In our newest “how can we help you?” thread, a PhD student writes:
In the post about the VAP treadmill, a commenter said the following:
“In my experience in our searches, probably the top 20-50% of the applicant pool would be successful in the job and be an adequate fit for the specific role. The differences between the person who gets the job and the person who is 15th on the list are often small and hard to characterize.”
I would love to hear from people who have been on search committees (or ppl who were told by someone on the search committee why they were hired) some examples of the tiny little things that ended up making one candidate get the job over the other equally-qualified candidates.
If these reasons are silly or arbitrary (e.g., this person just “seemed cooler” or had one more publication than someone else), all the better, since it helps us to remember just how much randomness there is. If some of the things are tiny things that others (like myself) can somehow imitate, then that is great too!
This is a great query, and I’d love to hear those who are in the know weigh in. One reader submitted the following reply:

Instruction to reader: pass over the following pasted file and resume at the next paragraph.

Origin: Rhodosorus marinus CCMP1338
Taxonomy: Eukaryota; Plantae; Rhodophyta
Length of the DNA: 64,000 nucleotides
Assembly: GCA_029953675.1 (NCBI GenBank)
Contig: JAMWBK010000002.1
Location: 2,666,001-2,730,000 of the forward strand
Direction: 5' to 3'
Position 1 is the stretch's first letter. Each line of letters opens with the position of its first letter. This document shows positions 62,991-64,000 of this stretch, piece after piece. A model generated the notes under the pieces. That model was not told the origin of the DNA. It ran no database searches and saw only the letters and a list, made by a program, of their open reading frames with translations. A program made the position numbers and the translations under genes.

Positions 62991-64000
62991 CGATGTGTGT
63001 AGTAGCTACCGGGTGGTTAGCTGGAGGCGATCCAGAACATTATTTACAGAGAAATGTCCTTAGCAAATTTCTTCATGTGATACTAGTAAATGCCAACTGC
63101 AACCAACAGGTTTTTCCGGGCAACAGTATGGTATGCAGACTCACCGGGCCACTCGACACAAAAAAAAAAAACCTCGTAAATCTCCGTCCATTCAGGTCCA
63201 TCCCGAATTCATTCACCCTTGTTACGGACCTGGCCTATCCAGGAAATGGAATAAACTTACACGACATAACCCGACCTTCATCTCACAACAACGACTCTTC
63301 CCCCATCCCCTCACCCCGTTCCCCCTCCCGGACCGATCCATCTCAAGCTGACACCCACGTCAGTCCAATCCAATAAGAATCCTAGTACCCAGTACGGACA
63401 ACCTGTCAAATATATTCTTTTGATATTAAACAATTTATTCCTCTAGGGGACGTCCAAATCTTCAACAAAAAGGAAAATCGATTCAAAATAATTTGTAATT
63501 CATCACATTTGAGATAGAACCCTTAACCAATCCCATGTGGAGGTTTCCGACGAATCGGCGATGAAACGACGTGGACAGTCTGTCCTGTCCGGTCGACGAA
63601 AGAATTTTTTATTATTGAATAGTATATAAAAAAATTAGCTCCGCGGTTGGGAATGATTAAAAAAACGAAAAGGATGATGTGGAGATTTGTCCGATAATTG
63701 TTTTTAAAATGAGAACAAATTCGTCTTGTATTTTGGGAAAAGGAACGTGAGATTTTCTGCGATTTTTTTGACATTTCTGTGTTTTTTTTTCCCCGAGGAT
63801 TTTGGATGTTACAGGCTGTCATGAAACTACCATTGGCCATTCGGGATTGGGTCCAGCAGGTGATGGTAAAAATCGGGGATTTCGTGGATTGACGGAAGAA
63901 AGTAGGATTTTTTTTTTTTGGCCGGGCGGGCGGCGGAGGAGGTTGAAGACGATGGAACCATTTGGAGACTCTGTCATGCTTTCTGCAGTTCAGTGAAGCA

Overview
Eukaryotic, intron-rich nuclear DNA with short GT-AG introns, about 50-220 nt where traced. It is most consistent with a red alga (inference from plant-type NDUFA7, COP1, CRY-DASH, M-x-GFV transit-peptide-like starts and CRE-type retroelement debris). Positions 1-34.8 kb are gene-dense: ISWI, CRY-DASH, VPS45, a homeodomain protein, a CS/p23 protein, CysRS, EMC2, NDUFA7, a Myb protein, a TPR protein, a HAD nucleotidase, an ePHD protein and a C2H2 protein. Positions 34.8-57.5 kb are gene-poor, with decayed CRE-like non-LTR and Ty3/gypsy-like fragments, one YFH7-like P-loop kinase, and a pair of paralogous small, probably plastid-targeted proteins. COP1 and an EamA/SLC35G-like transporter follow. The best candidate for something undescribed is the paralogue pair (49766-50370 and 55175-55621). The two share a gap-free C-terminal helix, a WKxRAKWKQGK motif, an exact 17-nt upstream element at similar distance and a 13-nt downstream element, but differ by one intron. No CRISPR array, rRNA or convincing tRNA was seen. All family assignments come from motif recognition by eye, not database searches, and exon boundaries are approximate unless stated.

Not a really practical advice, but making one’s CV and/or cover letter unforgettable in the right way helps. According to my future employer (I’ve explicitly asked why they decided to hire me), apart from a promising research project (from their point of view) and institutional fitness (which played a central role in the final decision), I received a prestigious prize during my phd candidature and this really helped me get into the interview stage. Judging from other people who got a job, prizes help. At least everyone I know who got a prestigious prize (like from a journal or from some philosophical association) eventually got a TT or permanent job.
And another reader submitted this:
[H]ere is a tiny thing that might matter – imagine a position is advertised for Business Ethics, with an AOC in history of philosophy. The two finalists are matched on Business ethics, but the one has a broader range of history competence (early modern AND 19 C); or the one has early modern and 20th Continental and the other has early modern and 19 C. – and you think, a course on Nietzsche will fill seats, let’s go for that one. These are small things that cannot be anticipated, and when a decision for ONE and only one candidate is required they become the difference maker.
Any other readers have good examples of ‘little things’ making a difference in the hiring process?
Originally appeared on The Philosophers’ Cocoon Read More